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958 Simplifying high-parameter phenotypic and functional characterization of cancer immune cells
  1. Deeqa Mahamed,
  2. Geneve Awong,
  3. Leslie Fung and
  4. Christina Loh
  1. Standard BiTools, Markham, ON, Canada
  • Journal for ImmunoTherapy of Cancer (JITC) preprint. The copyright holder for this preprint are the authors/funders, who have granted JITC permission to display the preprint. All rights reserved. No reuse allowed without permission.


Background Interrogating immune cell composition and function in patients with cancer is critical for making disease prognoses, monitoring clinical efficacy of tumor immunotherapies, identifying novel therapeutic targets, and discovering predictive biomarkers of disease. Both the adaptive and innate arms of the immune system play important roles in generating pro- or anti-tumor milieus. Since immune cells can also indirectly impact CAR T cell or antibody-based immunotherapies, characterizing these cells using optimized and reproducible assays is critical.

Unlike traditional fluorescence-based flow cytometry, CyTOF® technology uses metal-isotope-tagged antibodies, which eliminates autofluorescence issues and minimizes signal spillover, allowing for the rapid design and application of 40-plus-marker panels. To enhance the utility of the 30-marker Maxpar® Direct™ Immune Profiling Assay™ (Maxpar Direct Assay), we developed nine add-on Expansion Panels for deeper phenotyping of immune cells. Here we demonstrate combining the Maxpar Direct Assay with Expansion Panels to create a 42-marker panel to characterize multiple myeloma PBMC.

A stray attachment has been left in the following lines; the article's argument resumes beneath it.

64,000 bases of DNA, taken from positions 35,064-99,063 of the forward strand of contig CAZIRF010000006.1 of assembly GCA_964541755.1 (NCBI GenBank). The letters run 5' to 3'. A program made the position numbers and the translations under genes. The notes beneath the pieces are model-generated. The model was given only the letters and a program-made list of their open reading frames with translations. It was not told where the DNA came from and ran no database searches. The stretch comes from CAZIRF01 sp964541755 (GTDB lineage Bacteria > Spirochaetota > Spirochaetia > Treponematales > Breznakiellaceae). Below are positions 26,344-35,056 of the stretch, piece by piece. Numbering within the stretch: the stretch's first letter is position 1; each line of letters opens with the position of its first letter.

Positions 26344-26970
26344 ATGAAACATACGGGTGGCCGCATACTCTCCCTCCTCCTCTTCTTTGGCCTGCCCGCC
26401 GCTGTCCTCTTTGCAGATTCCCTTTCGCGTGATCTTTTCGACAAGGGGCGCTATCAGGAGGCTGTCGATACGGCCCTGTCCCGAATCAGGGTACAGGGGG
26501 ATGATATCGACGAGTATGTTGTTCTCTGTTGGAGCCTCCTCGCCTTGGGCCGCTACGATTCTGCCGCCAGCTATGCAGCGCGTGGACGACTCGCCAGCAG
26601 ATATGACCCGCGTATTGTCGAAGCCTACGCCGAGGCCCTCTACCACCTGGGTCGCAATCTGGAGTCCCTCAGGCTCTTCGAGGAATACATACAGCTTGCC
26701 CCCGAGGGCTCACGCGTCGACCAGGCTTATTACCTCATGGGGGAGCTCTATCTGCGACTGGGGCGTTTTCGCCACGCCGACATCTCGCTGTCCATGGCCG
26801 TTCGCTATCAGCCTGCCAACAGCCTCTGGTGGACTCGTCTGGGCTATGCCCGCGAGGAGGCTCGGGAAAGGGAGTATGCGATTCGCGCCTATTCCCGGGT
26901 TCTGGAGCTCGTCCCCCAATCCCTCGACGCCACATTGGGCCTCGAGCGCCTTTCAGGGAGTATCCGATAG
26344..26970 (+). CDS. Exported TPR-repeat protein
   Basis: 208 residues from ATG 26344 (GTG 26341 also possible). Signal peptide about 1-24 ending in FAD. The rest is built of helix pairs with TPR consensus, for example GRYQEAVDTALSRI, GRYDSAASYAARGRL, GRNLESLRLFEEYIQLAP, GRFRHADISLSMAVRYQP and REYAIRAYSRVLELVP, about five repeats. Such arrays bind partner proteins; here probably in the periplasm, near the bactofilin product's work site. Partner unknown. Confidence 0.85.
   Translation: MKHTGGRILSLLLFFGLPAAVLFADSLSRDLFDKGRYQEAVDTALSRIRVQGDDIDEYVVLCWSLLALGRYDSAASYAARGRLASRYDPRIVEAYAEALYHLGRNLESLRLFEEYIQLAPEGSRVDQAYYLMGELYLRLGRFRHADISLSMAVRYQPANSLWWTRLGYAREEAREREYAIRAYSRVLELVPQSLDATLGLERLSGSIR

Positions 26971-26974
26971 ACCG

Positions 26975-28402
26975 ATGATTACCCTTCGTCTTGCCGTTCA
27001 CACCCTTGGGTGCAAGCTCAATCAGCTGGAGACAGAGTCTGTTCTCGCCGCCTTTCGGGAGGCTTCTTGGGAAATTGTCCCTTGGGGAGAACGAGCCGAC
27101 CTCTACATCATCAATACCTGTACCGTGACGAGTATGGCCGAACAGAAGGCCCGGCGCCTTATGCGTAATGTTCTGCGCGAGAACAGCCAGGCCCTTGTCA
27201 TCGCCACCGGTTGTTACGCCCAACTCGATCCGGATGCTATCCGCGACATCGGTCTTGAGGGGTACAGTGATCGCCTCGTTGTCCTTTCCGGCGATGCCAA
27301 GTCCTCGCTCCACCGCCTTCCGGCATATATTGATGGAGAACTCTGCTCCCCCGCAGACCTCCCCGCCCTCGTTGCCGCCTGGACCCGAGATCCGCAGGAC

Methods PBMC from healthy donors and donors with multiple myeloma were stimulated in vitro, then stained in the 30-antibody Maxpar Direct Assay tube with the NK Cell Expansion Panel 1 (CD181, NKp30, NKp46, PD-1, NKG2A, ICOS, and TIGIT) or the T Cell Expansion Panel 3 (OX40, TIGIT, CD69, PD-1, Tim-3, ICOS, and 4–1BB) as drop-in antibodies. Surface staining was followed by intracellular staining with the Basic Activation Expansion Panel antibodies (IL-2, TNFα, IFNγ, perforin, granzyme B) after cell fixation and permeabilization. Anti-CD107a was added during stimulation to measure degranulation. Samples were acquired on a CyTOF XT™ instrument in automated batch acquisition mode. Automated analysis was performed with Maxpar Pathsetter™ software to enumerate immune cell types and quantify marker expression.

Results In addition to the 37 populations identified by Pathsetter with the base Maxpar Direct Assay, the new Expansion Panels allowed deeper profiling of NK and T cells, while the Basic Activation Panel revealed their cytokine responsiveness and cytotoxic potential. After activation, IFNγ, TNFα, and PD-1 were upregulated in early and late NK cells, as well as in effector, effector memory and central memory CD4 and CD8 T cells.

Conclusions The Maxpar Direct Assay Expansion Panels enabled deeper phenotyping of specific cell types and activation states, including ex vivo and activated myeloid cells, T cells, and NK cells. Thus, the optimized single-tube Maxpar Direct Assay is a powerful tool that can be further expanded and customized with predefined panels or antibodies to comprehensively study immune cells in health and disease.

Ethics Approval The samples obtained for this study were sourced from an accredited commercial provider.

This is an open access article distributed in accordance with the Creative Commons Attribution Non Commercial (CC BY-NC 4.0) license, which permits others to distribute, remix, adapt, build upon this work non-commercially, and license their derivative works on different terms, provided the original work is properly cited, appropriate credit is given, any changes made indicated, and the use is non-commercial. See

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